Chyrell D. Bellamy, PhD, MSW, has been awarded funding by the Patient-Centered Outcomes Research Institute (PCORI) to evaluate the effectiveness of the recently-established Wellness Center at the Connecticut Mental Health Center (CMHC). Bellamy is an assistant professor of psychiatry and director of peer services and research at the Yale Program for Recovery and Community Health.
In addition, Bellamy has received the Pearl Johnson Award from the National Association for Rights Protection and Advocacy (NARPA). NARPA's mission is to empower individuals with psychiatric diagnoses to make their own treatment choices. The award recognizes Bellamy's advocacy exemplifying the spirit of Pearl Johnson, one of the nation’s leading psychiatric survivor activists and a passionate supporter for the rights of individuals of color.
The first phase of Bellamy's PCORI-funded project will evaluate the use of and outcomes generated by the different components of the Wellness Center, while a second phase will develop and pilot an augmentation strategy to improve the health of clients who have yet to derive any benefits from the Center.
Findings from this study will be used to inform policy makers and practitioners about the practices that work best for different subgroups of persons with serious mental illness on the health outcomes that matter to them most.
The CMHC Wellness Center is a primary care center for clients at Connecticut Mental Health Center. Supported by the Substance Abuse and Mental Health Services Administration Center for Integrated Health Solutions, the Wellness Center was established in 2013 to better meet the health care needs of CMHC clients by integrating physical and mental health services in one location. The Wellness Center is run in collaboration with Cornell Scott Hill-Health Center, a federally qualified community health center in New Haven.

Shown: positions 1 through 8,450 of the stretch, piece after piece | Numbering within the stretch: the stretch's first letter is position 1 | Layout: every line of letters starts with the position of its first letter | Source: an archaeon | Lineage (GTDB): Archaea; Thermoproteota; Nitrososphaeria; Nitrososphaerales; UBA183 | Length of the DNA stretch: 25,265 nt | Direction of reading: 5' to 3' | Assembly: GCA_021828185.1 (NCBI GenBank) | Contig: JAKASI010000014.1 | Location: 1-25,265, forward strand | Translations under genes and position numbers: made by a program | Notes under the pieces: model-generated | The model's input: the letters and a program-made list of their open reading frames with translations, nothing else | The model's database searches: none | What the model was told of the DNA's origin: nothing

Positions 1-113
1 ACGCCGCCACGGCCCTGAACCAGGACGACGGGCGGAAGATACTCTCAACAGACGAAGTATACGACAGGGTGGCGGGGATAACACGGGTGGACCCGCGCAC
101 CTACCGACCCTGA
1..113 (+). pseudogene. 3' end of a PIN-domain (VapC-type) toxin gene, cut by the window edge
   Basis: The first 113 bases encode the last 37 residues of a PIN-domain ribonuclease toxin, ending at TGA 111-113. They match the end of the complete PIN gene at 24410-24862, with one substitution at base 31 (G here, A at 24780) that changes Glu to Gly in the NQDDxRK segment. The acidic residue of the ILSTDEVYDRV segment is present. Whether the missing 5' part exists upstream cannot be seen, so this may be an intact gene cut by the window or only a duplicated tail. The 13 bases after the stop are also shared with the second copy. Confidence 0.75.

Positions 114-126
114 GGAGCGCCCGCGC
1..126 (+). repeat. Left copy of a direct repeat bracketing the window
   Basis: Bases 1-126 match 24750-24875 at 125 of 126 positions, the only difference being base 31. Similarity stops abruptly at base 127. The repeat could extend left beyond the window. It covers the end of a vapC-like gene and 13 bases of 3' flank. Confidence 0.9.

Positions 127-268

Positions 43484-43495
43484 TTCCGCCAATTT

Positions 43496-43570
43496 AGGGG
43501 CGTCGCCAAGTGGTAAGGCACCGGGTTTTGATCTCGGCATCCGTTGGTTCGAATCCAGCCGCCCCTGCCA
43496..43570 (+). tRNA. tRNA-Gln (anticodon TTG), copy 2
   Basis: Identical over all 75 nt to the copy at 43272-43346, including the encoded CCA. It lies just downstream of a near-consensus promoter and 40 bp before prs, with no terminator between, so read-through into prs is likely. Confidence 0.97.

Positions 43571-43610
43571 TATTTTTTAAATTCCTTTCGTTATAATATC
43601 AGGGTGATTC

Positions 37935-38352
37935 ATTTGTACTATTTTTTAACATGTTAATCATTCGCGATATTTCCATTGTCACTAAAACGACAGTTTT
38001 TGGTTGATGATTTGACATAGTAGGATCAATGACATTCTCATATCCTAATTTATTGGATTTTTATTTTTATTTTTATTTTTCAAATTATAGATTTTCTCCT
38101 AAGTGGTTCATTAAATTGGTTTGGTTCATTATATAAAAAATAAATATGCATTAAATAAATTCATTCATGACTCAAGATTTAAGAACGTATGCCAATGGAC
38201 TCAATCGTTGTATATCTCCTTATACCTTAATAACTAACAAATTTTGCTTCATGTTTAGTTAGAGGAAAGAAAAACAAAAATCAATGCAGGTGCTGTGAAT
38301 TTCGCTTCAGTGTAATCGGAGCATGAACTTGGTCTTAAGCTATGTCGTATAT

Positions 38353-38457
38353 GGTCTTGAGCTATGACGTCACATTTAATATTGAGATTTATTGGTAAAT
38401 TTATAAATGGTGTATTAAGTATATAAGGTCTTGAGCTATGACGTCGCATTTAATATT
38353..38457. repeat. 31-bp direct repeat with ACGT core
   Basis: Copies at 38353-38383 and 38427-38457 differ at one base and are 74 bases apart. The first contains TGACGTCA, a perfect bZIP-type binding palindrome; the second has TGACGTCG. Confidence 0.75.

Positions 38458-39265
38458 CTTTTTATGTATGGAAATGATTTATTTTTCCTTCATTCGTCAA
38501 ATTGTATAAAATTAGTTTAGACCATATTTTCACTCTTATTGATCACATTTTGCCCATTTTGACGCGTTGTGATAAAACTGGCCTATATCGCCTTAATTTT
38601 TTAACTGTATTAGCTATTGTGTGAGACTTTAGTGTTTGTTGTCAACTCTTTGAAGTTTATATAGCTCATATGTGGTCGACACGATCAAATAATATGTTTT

Dr. Bellamy received her PhD from the joint program in Social Work and Social Psychology at the University of Michigan and her MSW and BA degrees from Rutgers University. She has extensive experience in research interventions for people with mental illness, co-occurring disorders, substance abuse, and HIV, with a focus on the impact of sociocultural experiences in prevention and recovery. At the Yale Program for Recovery and Community Health, Bellamy provides instruction on peer curricula development and training, training of peers to conduct research, and research and evaluation of peer support projects.